Back then, I got many comments from gamers saying that Elemental Clash was “just another Magic Clone“ and I have been struggling with that sort of prejudice ever since. What is quite telling about the gamer scene in general however is the fact that the “Magic Clone“ comments became less and less common the more the game became visually appealing. Considering the fact that the game system, the mechanics and the cards with their particular effects changed little to not at all over the course of time, while the looks of the game became better and better, it is quite telling about the gaming scene in general. I consider it legitimate that “you eat with your eyes first“ as the saying goes but I found it quite irritating to say the least how the reactions to and the comments on the game improved proportionally with the improvement of the visuals for the game. Of course I was pleased to see how the “Magic Clone“ comments decreased but I had learnt my lesson: Looks are everything, not just in the fashion scene but in the gaming scene as well. This is the reason why I am investing into art for prototypes as early as possible to be able to present gamers and potential publishers with eye-candy to make a good first impression.
Parting with pathetic partners – A new beginning for Elemental Clash:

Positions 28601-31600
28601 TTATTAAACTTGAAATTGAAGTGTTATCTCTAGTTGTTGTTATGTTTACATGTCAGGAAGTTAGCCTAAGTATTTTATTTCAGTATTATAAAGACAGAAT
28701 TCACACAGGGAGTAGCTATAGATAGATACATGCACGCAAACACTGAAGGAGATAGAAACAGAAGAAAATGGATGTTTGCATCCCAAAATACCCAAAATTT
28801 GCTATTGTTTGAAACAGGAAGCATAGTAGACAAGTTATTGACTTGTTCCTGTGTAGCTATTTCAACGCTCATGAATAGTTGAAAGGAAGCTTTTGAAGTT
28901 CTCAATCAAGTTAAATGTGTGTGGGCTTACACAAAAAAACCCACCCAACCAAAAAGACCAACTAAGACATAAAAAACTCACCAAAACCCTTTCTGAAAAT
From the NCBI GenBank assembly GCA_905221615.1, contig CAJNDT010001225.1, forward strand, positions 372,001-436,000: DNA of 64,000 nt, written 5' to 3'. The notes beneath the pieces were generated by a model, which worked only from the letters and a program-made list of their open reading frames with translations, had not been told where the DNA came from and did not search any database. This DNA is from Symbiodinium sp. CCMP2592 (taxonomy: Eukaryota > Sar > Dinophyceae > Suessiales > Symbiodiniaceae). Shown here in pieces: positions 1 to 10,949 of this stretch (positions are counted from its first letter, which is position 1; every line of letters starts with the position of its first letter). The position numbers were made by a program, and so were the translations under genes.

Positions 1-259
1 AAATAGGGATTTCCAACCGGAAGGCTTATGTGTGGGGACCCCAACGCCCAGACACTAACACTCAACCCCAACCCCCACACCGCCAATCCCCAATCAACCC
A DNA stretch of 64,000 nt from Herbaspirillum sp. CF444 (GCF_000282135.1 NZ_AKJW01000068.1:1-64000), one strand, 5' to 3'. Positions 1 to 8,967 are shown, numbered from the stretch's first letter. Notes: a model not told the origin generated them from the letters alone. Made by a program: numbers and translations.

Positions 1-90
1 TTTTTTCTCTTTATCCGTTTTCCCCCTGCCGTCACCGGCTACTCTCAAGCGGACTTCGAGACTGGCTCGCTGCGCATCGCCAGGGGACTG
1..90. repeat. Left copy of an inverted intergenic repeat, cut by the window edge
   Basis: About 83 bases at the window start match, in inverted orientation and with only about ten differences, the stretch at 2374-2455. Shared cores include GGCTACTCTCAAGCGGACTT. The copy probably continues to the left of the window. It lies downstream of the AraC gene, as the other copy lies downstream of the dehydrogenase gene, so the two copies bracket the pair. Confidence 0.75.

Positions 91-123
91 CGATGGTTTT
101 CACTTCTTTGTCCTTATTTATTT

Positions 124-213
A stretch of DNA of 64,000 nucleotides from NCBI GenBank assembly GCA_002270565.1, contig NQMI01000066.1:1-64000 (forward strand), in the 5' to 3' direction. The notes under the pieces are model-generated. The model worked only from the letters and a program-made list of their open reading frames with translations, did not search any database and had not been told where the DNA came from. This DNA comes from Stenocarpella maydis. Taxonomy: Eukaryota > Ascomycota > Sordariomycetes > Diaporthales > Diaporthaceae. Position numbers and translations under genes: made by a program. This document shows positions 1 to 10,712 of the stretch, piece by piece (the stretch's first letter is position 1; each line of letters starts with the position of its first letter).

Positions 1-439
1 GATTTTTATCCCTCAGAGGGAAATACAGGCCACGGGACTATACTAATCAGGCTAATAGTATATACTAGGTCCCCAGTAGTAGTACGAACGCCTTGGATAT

After a while of looking for publishers quite desperately, I was overjoyed when in 2011 TOG Entertainment, a small games publisher from the United States agreed to publish Elemental Clash. Unfortunately, what seemed to be every game designer's dream come true turned out to be a nightmare after all. After what was probably one of the most painstakingly nerve-wrecking experiences of my life as a game designer, I was eventually able, with much cunning and the invaluable help of many friends (such as Hank Panethiere, to whom I dedicated a Promo card commemorating the whole affair – see below), to wrench Elemental Clash from the clutches of TOG Entertainment, who then waned and vanished soon after. With the rights to the game back, I solemnly swore to myself to never let Elemental Clash out of my own hands again. So I “crafted“ a new plan for Elemental Clash: I hired artists to redo the card layout and card backs as TOG would have charged me outrageous sums for the old ones and decided to do a big re-launch on The Game Crafter, the very place the game started out in the first place. So in 2012 I re-released the Elemental Clash “Basic Set“ along with two expansions of 60 cards each in the form of the so called “Master Editions“ on The Game Crafter, with greatly improved layout and illustrations done by myself and coloured by my loyal artist and good friend Enggar Adirasa from Indonesia. The Gods of Gaming even blessed me with the prestigious Staff Pick status on The Game Crafter, which only further encouraged me to pursue the Elemental Clash project further and reinforced the notion that the game was indeed not “just another Magic Clone“.